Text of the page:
[Acute abdomen secondary to pyonephrosis. Perinephritic abscess with fistula to peritoneal cavity]
Napal Lecumberri S. Hernando Alonso J. Ortega Zurro J. Gil de la Puente J. Hernando Albistegui A. Martin de Frutos T. Encinas Gaspar B.
OBJECTIVE: To describe a case of acute abdomen arising from an underlying urological condition. METHODS/RESULTS: Herein we describe a patient with acute abdomen arising from a pyonephrotic kidney with fistulization to the peritoneal cavity. The clinical manifestations disappeared following nephrectomy by the anterior approach and drainage of the intraperitoneal cavity. CONCLUSION: Although infrequent, it should be taken into account that peritoneal abscess and/or pyonephrosis can cause acute abdomen when they fistulize to the peritoneal cavity.
[Testicular microlithiasis: diagnosis associated with orchialgia]
Jara Rascon J. Escribano Patino G. Herranz Amo F. Moncada Iribarren I. Hernandez Fernandez C.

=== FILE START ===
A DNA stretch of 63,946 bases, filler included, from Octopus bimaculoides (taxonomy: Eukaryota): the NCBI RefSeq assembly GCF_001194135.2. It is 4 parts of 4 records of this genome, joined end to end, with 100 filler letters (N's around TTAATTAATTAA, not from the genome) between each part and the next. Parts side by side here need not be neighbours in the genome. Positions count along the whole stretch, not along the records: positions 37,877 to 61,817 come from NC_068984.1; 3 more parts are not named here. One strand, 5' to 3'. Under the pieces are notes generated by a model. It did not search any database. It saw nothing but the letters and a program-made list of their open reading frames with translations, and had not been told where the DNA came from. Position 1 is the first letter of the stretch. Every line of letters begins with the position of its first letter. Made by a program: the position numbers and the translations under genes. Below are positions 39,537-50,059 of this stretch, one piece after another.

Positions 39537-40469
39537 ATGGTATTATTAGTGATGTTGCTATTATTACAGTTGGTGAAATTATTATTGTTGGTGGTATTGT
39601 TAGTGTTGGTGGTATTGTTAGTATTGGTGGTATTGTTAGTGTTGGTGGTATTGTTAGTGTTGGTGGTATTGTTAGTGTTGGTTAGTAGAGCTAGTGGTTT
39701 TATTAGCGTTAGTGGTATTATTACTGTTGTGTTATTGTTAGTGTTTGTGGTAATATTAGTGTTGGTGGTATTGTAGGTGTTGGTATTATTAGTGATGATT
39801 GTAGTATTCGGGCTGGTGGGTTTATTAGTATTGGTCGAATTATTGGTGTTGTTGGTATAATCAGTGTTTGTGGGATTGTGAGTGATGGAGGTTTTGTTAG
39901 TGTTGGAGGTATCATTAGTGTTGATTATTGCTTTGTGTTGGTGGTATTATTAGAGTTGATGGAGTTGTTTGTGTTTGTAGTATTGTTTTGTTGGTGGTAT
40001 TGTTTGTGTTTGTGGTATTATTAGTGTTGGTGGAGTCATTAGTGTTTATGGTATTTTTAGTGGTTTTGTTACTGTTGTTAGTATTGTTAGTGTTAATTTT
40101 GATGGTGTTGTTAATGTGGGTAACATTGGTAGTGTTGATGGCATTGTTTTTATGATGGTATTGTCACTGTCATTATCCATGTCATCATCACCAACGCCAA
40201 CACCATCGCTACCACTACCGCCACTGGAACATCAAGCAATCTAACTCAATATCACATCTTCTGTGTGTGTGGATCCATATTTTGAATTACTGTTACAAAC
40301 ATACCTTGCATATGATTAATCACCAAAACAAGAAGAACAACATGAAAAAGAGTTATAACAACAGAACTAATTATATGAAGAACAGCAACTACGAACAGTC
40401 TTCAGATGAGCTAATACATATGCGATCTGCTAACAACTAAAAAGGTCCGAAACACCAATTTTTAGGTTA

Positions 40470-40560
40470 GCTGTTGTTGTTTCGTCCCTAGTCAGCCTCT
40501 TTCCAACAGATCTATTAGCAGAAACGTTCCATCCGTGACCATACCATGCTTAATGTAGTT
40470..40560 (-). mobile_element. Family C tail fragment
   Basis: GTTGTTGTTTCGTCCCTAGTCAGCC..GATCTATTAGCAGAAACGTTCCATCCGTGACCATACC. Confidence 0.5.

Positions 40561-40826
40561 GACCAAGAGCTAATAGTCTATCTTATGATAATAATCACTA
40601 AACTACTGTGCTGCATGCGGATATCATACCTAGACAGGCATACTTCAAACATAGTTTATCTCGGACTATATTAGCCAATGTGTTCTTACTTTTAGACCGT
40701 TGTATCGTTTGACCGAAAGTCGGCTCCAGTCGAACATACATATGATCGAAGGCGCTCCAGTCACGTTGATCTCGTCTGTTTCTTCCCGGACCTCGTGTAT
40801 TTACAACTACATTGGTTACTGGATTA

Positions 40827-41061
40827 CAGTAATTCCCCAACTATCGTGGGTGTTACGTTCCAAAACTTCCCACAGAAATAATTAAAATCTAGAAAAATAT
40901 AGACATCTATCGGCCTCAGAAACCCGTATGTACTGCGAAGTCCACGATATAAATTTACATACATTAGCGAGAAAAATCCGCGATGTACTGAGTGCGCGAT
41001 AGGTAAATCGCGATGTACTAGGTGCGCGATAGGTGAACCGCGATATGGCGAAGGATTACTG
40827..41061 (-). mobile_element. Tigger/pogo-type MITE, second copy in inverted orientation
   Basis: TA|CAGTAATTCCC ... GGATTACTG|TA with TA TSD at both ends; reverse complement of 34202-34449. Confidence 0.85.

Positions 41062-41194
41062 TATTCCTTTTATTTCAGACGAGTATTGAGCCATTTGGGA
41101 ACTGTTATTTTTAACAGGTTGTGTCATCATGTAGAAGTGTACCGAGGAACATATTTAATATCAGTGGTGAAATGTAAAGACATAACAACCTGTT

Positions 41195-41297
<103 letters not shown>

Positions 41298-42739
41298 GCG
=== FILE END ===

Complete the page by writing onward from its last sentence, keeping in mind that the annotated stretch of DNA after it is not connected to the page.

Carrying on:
Servicio de Urologia, Hospital General Universitario Gregorio Maranon, Madrid, Espana.
OBJECTIVES: To analyze the possible association between orchidalgia and testicular microlithiasis and to determine if this condition has a negative effect on fertility. METHODS: Two male patients with similar findings of microlithiasis on the testicular ultrasound were studied. One patient had a history of thalassemia and the other patient had intermittent episodes of testicular torsion. A histological study was performed in both patients. RESULTS: The testicular pain remitted spontaneously in the first case and after orchidopexy in the other patient. Biopsy disclosed a diminished spermatogenesis and no anomaly, respectively. CONCLUSION: Our findings and the reports published in the literature indicate that testicular microlithiasis cannot be considered to be an etiological factor in orchidalgia or infertility.